These nonsense pages would not normally have attracted any hits at all, and the search engines would normally have ranked them well below the video that had gone platinum. The intention of this elaborate and expensive artifice, as the professor explained, was to ensure that anyone looking for the real video would instead find page after page of junk and simply give up. The viral chain was duly broken, but so many websites carried the video that more than 5 million people ended up seeing it, so the dishonestly-spent $250,000 was wasted.
At one level, of course, all of this attention is an unintended compliment. But no amount of sneering or smearing will alter two salient facts: the Earth has not been warming at anything like the predicted rate and is not now at all likely to do so; and, in any event, even if the climate-extremists’ predictions were right, it would be at least an order of magnitude more cost-effective to wait and adapt in a focused way to any adverse consequences of manmade “global warming” than it would be to tax, trade, regulate, reduce, or replace CO2 today.
The Viscount Monckton of Brenchley
Note: for anyone who wishes to see what this is about, you can see “potholer54” aka Peter Hadfield on Monckton at YouTube here – Anthony
UPDATE: Here is Peter Hadfield’s response in entirety, submitted Feb 7th, 2012. I’ve made only some slight edits for formatting to fit. – Anthony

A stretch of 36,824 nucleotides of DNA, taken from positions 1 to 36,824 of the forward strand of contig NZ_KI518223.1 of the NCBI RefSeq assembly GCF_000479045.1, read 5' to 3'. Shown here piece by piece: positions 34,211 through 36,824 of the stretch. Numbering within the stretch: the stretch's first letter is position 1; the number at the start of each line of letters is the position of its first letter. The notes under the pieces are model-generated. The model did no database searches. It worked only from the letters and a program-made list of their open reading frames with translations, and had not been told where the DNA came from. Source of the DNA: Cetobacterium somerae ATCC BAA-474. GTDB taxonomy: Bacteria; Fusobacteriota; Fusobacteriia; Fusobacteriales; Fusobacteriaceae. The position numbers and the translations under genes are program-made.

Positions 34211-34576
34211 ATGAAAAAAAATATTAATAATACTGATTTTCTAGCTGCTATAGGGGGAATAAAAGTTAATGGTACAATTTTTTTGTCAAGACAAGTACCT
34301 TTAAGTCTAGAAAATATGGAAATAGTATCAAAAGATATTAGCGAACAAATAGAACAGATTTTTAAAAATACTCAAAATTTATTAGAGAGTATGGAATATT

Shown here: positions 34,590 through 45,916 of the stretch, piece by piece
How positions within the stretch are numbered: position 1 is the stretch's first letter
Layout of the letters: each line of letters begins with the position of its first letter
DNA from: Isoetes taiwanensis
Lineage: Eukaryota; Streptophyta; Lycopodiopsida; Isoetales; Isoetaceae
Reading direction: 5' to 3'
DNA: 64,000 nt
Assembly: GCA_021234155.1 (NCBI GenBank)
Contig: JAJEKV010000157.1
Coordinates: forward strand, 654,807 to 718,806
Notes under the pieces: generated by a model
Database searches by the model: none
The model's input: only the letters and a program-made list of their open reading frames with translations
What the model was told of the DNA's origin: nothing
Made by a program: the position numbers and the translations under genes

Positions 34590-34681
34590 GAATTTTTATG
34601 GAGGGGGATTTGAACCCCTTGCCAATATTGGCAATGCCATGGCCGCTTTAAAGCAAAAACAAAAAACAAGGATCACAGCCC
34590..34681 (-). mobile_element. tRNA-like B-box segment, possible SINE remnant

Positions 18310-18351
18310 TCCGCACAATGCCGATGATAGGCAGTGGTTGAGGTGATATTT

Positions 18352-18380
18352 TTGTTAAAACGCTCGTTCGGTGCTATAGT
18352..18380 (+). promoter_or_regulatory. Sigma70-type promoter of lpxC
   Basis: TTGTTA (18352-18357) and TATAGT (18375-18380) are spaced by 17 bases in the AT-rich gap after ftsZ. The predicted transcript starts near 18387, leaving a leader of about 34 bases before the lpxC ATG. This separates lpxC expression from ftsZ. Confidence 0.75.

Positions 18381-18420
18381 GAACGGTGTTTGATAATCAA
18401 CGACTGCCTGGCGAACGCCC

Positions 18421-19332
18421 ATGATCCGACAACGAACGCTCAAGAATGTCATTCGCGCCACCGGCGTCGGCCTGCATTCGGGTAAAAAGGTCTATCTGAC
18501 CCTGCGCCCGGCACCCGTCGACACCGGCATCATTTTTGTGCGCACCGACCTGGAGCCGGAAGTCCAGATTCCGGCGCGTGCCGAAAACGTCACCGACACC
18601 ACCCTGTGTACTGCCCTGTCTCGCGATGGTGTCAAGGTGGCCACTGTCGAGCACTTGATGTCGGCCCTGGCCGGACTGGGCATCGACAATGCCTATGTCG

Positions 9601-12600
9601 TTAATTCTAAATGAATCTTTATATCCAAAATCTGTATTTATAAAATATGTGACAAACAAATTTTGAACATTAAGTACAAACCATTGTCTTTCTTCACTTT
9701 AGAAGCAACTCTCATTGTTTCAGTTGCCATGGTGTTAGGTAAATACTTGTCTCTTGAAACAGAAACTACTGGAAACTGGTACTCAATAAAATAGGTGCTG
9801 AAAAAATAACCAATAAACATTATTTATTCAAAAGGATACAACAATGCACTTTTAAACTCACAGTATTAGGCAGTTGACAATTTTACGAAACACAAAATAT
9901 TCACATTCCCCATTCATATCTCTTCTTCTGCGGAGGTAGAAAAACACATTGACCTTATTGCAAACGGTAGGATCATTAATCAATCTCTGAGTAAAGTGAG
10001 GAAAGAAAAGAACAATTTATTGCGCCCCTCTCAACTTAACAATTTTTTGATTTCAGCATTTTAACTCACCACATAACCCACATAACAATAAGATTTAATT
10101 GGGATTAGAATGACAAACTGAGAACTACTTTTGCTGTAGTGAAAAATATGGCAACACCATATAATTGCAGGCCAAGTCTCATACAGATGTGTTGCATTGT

Response from Peter Hadfield:
In January, Christopher Monckton criticized me on WUWT after I made a series of videos exposing errors in most of his claims. I have asked Anthony Watts for the opportunity to respond in kind, so that we can put Mr. Monckton’s verbatim assertions up against the documentary evidence he cites.
At first I was puzzled as to what Mr. Monckton was responding to in his WUWT guest-post, because he failed to address any of the rebuttals or the evidence I showed in my five videos. Then I realized he must have watched only the last video in the series, including a light-hearted 30-second ‘mistake count’. So in this response I am going to deal with what Mr. Monckton actually said, as shown and rebutted in my videos, rather than what he thinks I think he said, and what he thinks I rebutted.